With the baby boom still going strong, Ridgewood saw its biggest change in the public school system in years as Glen and Ridge Schools neared completion in late summer of 1959.
The elementary school children were being housed in a wing of George Washington (the Monroe-Hillside Building) and several rooms in the West Side Church Education building. Once the new schools were completed, George Washington became exclusively a junior high school - one of 2 in Ridgewood - now middle schools.
For the first time in Ridgewood's history, kids from the east side of Route 17 would attend a school in their own neighborhood off East Glen Avenue.
Both schools were state of the art buildings. Ridge School was several times larger than Glen and as one reporter was quoted, he thought Ridge "is easy to get lost in".
Essentially, Ridge School had its main portion fronting West Ridgewood Avenue but set back from the street. At the time, it contatined a "general all-purpose room" which doubled as a gym and auditorium, offices, nurse's room, and 2 kindergartens located at the east end. From the main part of the building, 3 wings jutted outward in different directions. The first wing housed 1st and 2nd grades, the second wing 3rd and 4th grades and the third wing 5th and 6th grades.
The classrooms in both the Glen and Ridge schools were very light and airy with floor to ceiling windows on the outside portion and wide glass partitions on the corridor side. Each room had a door to the playground and recess areas. The rooms were all grouped around exceptionally wide corridors which were expected to be utilized as additional space for small groups of students working on special projects or for several same-grade classes to join together for some special activity.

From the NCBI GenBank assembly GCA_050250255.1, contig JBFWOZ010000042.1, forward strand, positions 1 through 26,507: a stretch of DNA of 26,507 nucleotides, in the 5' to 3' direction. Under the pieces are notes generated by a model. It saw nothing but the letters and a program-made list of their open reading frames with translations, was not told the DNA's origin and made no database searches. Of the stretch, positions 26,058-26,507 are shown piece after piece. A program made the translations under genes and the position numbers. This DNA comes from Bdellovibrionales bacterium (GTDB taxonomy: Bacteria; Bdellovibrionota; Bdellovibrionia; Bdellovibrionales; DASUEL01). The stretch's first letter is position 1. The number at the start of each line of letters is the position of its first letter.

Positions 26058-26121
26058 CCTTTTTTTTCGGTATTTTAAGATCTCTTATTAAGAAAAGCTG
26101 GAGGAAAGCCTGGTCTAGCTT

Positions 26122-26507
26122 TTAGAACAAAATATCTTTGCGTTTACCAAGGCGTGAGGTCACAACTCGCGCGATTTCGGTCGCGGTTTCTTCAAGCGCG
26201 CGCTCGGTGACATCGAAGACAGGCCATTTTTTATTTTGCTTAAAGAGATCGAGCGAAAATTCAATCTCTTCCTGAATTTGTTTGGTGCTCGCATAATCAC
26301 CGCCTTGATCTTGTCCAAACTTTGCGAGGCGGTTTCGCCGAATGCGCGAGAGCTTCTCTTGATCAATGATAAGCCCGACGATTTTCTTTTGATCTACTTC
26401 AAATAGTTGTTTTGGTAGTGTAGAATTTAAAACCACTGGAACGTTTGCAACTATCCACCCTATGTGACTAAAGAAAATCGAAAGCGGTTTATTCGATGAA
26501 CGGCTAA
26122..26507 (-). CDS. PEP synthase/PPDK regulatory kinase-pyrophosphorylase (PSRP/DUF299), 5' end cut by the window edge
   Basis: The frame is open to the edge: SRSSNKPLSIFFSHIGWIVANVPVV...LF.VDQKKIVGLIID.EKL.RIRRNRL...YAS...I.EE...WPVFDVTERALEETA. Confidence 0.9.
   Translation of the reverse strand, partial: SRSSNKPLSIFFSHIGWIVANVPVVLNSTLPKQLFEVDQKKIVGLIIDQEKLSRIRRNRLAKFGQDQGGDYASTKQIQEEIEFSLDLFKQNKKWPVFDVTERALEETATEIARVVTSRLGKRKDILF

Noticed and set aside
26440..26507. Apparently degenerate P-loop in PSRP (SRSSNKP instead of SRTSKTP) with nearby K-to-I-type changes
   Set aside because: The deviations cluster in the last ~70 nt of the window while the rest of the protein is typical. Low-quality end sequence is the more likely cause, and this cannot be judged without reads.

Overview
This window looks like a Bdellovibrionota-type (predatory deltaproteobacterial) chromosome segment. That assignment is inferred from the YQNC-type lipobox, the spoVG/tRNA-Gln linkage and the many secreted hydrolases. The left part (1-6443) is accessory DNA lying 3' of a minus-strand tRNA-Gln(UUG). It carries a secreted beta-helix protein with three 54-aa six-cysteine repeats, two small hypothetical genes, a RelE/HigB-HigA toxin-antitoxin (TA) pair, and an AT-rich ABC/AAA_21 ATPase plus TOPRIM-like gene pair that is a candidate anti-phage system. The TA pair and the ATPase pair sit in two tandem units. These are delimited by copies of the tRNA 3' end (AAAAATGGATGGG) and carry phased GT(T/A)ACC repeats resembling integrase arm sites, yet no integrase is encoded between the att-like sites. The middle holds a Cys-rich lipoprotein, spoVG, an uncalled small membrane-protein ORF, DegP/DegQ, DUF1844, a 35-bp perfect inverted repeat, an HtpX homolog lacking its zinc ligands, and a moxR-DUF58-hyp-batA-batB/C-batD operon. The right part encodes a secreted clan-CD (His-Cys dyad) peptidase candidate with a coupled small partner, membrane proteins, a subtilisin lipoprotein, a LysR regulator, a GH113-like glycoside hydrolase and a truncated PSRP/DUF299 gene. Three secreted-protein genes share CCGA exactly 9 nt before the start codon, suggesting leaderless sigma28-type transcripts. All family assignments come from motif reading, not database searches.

The modern school architecture of the day was prevalent with the use of light woods and brick inside and out.
Glen was built with rooms grouped around an open courtyard at the center that had a beautiful stone wall and even a reflecting pool. The reflecting pool (later used as a garden) and stone wall was where the dark slate is in the picture below. Where the stone wall extended out, additonal grass was planted.
(Picture from the collection of Doug Terhune - 2007)
The all-purpose room at Glen was smaller than at Ridge but also doubled as a gym and auditorium with a stage for concerts and shows. It had two basketball hoops and ropes for climbing. In the room to the right of the stage, were monkey bars and storage for the mats, balls, etc.
(The gym pictures are from the collection Doug Terhune - 2007)
In addition, there was a beautiful well-stocked library, kindergarten, offices, storage, music room, faculty room with kitchenette and classrooms.
(The picture of the old library is from the collection of Doug Terhune - 2007)
The playgrounds were divided into 3 sections. The sand box area was exclusively for kindergarten. 1st-3rd grade had the main playground: swings, slide, monkey bars, see-saw and huge checkerboard. The 4th-6th grade had use of the blacktop for kick ball and the fields for other activities. The baseball fields still remained unchanged with the two ball fields sitting where they were 40 odd years ago!
A visit to Glen today is seemingly a visit to Glen 30-40 years ago - not much has changed which makes for a very sentimental journey!